Day 357

I’ve written before about the journal I’ve kept since sophomore year of college. That journal served as inspiration for a literary project I’d like to pursue someday.

Yesterday I read the entries from my month-long trip to Britain and Ireland in the spring of 1989. I’d planned and put off that journey for years, and it finally happened at the end of a very difficult year for me. I was a frustrated graduate student with no clear plan for the future. (teach? write? get an editing job?) My grades were good, but I felt my intellectual respect among my instructors and peer students was lacking. I was lonely as well, so desperate for a girlfriend that I stumbled into a pair of disastrous and fortunately brief relationships. I had recently stopped taking an acne medication known to cause mood disorders, but I was still prone to lengthy bouts of surliness. My soul was a dumpster fire of anger and despair, but my spirits rose somewhere between the train ride from London to Cambridge. Being away from the source of my pains allowed me to make a dispassionate evaluation of my circumstances. I realized life wasn’t so bad; many problems I’d identified seemed wholly chimera now that I was half a world away, and I also realized how those that were real had been exacerbated by my foul disposition.

And yeah, I met this gal… but the story we wrote that weekend will be solely ours forever.

Why am I writing about this in a COVID journal? Because I want, need, to have a similar journey, both physically and spiritually. My family and I have been far more fortunate than many, but a year of being mostly confined to our home has been emotionally taxing. I’m not as emotionally damaged as I was back in ’89, which is a good thing. However, I could use a break, and my wife needs one even more. We need to get away from everything for a while, catch our breath a moment after a year of mostly holding it in.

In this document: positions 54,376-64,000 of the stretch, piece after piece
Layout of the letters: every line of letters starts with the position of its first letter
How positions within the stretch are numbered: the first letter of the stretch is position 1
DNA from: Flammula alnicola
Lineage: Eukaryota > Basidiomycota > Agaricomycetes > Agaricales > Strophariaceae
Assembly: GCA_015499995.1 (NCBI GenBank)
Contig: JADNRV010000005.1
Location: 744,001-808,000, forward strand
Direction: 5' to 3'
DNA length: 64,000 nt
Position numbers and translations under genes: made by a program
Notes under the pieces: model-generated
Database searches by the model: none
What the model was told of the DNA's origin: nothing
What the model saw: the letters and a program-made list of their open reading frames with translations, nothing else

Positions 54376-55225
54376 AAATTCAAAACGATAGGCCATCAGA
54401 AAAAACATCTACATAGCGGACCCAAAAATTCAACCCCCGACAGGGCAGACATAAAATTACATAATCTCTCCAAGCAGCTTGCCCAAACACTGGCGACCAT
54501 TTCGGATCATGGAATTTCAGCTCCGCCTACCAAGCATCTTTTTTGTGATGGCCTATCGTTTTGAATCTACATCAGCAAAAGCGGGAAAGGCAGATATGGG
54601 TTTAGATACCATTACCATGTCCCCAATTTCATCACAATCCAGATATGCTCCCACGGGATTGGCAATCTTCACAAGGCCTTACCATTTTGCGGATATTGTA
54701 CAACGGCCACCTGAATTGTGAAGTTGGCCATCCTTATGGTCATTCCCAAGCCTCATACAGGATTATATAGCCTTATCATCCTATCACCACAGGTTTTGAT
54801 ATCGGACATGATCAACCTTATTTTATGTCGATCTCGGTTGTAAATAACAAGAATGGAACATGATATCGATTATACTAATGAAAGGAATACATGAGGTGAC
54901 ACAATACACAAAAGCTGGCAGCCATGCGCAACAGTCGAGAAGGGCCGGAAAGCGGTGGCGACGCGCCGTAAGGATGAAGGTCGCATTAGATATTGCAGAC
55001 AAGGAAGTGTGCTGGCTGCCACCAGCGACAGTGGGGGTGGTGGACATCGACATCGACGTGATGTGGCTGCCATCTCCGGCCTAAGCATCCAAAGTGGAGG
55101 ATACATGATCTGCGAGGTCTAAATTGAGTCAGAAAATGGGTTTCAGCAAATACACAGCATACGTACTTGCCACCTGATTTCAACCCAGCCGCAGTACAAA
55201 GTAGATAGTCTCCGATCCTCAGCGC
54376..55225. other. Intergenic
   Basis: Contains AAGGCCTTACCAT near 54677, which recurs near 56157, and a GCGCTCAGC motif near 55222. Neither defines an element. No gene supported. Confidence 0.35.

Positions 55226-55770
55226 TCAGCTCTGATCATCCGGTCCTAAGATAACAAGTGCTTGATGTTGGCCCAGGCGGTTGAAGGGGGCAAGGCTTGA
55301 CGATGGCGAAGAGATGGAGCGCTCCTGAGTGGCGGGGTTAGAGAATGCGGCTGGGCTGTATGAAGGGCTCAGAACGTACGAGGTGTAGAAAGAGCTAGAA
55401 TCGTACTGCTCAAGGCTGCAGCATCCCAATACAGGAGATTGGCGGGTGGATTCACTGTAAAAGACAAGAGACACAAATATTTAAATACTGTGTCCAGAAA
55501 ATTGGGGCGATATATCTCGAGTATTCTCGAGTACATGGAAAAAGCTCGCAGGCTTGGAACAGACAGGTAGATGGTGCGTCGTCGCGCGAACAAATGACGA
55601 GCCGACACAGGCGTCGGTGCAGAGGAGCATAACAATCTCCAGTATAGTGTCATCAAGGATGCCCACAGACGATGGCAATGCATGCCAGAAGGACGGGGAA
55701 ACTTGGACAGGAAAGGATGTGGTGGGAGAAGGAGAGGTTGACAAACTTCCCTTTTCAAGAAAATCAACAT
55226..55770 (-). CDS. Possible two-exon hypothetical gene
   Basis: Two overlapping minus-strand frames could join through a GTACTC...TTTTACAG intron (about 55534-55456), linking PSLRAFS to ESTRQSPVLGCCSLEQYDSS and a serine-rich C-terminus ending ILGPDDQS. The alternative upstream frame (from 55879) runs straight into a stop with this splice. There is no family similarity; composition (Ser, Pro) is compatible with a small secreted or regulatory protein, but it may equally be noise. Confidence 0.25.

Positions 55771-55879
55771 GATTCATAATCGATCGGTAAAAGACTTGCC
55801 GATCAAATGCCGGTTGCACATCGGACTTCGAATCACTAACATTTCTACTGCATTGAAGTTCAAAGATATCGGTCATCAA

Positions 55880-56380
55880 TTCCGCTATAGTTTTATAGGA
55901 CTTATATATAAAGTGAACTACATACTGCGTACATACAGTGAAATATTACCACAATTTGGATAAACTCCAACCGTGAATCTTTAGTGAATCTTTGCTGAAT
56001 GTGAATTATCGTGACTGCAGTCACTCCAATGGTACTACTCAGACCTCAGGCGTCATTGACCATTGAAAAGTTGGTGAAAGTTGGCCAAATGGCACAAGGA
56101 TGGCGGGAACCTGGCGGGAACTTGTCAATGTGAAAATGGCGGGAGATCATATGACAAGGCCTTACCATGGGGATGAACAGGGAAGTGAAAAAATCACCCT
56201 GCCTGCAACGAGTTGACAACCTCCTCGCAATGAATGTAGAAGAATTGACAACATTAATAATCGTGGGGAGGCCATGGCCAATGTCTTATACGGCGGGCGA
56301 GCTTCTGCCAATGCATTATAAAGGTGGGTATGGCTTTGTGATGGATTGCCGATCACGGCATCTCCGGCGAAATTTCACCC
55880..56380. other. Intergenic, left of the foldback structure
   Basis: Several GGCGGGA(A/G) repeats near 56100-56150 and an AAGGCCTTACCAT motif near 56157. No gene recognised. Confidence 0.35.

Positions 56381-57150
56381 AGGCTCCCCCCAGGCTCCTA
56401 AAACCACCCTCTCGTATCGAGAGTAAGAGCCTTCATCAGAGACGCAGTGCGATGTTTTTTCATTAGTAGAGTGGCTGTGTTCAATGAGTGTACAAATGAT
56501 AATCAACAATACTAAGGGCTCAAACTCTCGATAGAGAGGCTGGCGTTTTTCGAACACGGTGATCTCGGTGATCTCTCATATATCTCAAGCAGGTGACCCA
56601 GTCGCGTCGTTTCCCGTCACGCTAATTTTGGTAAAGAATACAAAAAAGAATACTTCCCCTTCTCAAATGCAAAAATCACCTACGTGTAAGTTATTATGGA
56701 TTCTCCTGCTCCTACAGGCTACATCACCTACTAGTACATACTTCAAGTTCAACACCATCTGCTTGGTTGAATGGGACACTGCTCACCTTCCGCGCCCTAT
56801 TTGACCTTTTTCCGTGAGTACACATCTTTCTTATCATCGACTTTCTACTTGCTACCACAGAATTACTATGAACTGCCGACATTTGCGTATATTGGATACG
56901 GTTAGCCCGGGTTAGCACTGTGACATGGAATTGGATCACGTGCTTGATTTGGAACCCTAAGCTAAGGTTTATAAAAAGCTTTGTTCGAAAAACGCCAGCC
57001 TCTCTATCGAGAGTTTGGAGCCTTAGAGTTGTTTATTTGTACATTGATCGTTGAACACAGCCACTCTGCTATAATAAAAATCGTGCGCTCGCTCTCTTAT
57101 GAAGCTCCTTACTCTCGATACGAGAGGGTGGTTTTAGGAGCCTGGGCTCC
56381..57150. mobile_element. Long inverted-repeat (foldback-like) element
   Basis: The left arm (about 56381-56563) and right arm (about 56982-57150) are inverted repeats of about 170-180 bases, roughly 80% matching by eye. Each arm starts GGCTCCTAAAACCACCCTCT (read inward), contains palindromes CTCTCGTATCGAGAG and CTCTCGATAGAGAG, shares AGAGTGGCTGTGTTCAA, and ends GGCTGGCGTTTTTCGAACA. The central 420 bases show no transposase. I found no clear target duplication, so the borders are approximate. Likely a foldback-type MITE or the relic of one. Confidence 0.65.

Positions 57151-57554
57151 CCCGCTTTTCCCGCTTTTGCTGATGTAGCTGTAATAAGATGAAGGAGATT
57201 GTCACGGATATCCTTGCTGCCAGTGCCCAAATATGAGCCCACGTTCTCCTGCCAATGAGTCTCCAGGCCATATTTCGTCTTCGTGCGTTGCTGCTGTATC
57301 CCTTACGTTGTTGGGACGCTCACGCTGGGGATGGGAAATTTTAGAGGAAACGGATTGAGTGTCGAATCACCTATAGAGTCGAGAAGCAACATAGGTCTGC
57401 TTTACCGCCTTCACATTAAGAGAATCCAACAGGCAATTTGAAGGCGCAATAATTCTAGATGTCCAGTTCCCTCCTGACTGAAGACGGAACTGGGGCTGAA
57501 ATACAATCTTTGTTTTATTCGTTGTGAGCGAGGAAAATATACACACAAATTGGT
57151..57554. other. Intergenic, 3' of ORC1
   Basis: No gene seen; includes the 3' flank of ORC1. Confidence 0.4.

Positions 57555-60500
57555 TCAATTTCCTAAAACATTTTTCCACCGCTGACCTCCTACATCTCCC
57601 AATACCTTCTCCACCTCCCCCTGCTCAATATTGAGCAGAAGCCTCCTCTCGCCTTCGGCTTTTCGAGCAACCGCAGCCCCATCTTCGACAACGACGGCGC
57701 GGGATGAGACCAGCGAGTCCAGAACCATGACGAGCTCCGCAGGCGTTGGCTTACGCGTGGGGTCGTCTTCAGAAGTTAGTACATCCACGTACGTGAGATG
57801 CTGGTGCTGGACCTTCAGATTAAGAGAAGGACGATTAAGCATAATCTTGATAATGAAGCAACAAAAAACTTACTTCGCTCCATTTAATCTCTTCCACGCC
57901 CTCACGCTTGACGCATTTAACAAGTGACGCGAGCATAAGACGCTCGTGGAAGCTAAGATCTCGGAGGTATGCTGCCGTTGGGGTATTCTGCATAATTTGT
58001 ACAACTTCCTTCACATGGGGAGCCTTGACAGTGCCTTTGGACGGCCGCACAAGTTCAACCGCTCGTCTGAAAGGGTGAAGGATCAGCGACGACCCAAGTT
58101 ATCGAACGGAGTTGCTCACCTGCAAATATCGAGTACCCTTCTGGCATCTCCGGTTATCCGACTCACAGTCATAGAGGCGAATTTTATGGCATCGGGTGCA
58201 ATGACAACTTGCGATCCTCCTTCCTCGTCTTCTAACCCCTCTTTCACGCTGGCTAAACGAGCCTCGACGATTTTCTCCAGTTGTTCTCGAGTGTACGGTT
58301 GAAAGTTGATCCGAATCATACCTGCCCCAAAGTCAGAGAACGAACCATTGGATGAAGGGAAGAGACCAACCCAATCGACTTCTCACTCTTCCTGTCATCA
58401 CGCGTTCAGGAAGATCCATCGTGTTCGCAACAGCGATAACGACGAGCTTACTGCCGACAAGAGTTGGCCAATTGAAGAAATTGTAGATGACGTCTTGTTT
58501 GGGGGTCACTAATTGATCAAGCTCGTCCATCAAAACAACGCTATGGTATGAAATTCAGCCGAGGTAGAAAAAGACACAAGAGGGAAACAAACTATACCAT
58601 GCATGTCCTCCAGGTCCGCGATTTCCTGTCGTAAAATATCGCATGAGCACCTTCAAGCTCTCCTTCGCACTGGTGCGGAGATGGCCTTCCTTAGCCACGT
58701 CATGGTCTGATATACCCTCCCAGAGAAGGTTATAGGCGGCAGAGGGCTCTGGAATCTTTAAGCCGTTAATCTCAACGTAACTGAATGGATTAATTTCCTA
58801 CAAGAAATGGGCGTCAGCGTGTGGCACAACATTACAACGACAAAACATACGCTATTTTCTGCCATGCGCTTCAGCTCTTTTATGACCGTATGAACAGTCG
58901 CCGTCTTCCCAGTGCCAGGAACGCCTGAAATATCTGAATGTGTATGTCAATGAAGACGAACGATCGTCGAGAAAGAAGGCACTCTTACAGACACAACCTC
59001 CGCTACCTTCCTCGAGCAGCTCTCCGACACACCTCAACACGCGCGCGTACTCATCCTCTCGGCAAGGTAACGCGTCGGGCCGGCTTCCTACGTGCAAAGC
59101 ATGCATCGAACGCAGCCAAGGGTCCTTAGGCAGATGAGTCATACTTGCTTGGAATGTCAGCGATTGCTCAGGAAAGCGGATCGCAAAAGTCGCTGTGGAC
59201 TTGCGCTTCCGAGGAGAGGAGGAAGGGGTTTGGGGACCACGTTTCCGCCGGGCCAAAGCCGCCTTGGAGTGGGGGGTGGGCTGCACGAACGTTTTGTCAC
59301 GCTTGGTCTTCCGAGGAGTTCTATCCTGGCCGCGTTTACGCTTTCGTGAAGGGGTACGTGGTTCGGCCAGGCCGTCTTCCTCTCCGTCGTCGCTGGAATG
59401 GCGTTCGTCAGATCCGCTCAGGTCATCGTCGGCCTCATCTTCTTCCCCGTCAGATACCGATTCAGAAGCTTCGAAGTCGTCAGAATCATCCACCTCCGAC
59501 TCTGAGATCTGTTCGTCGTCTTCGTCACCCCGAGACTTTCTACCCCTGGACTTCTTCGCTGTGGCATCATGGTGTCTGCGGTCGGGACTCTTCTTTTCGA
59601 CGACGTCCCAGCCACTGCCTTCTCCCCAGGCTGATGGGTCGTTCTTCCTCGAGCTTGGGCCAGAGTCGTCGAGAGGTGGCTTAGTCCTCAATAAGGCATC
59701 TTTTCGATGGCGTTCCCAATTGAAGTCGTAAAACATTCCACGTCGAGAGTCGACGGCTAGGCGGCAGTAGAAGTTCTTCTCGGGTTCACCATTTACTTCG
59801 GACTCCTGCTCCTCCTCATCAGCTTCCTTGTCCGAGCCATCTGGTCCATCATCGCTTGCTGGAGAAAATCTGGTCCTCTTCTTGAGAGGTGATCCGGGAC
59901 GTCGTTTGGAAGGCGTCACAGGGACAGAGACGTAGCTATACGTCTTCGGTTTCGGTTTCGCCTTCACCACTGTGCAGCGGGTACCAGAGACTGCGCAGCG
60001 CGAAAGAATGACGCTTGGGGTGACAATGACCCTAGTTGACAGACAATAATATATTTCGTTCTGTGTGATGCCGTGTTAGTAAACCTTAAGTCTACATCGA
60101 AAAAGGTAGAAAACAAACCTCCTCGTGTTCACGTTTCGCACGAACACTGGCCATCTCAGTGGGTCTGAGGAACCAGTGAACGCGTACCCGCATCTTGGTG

Of course, in a time when the only way I can partially satisfy my wanderlust is to run errands, when my wife and I can’t even cross state lines for a midweek getaway, I’m not expecting to book any flights in the near future. And as I mentioned before, I realize how much better off we’ve been compared to many. Until we can finally take that long trip to a foreign land, it’s best for us to not complain so loudly about our plight.

Fall 1988


I’m in my third year of graduate school, a year of coursework away from starting my dissertation. I drive down to campus for a night of reading academic journals, but on the way to the library I meet four other graduate students (two I liked, one I despised, and Ginny, whom I have yet to realize has no interest in sleeping with me), who talk me into having a drink.

We go to a bar, cracked linoleum floors slick with grease and watery beer. Offer an opinion on Dukakis or Derrida or something like that, a Miller Lite argument, jocular and ill-informed, fully krausened and beachwood aged, utterly devoid of logic. The silly-jism is rejected with the mocking disdain it fully deserved.

Parked two blocks away. Stagger past the elevated station, consider riding back. How man, four? five? “You all right?” Hey pal, you’ve had more than any of us. See a crack in the sidewalk, place my right foot at the start, extend my arms wide — eloi eloi lama sabachthani, muddafugga — and walk across the crack like a canyon-spanning Wallenda. Don’t miss a step. All right, one. Close my eyes, extend my right index finger, pull back my hand, touch my nose. Bitchin’!

Get in the car. Five stoplights in the city. Can’t go too fast, or too slow either. Stay way behind whoever gets in front of me. Whatever you do, don’t swerve. Pass the fifth light, steer into a wide curve leading into Evanston. Nobody beside me… think I’m still in my lane. Three additional lights, two stop signs. Driven this road long enough to rely on muscle memory. After the third light, hang a left onto my street. Pull into the alley behind my apartment, find my spot. Made it.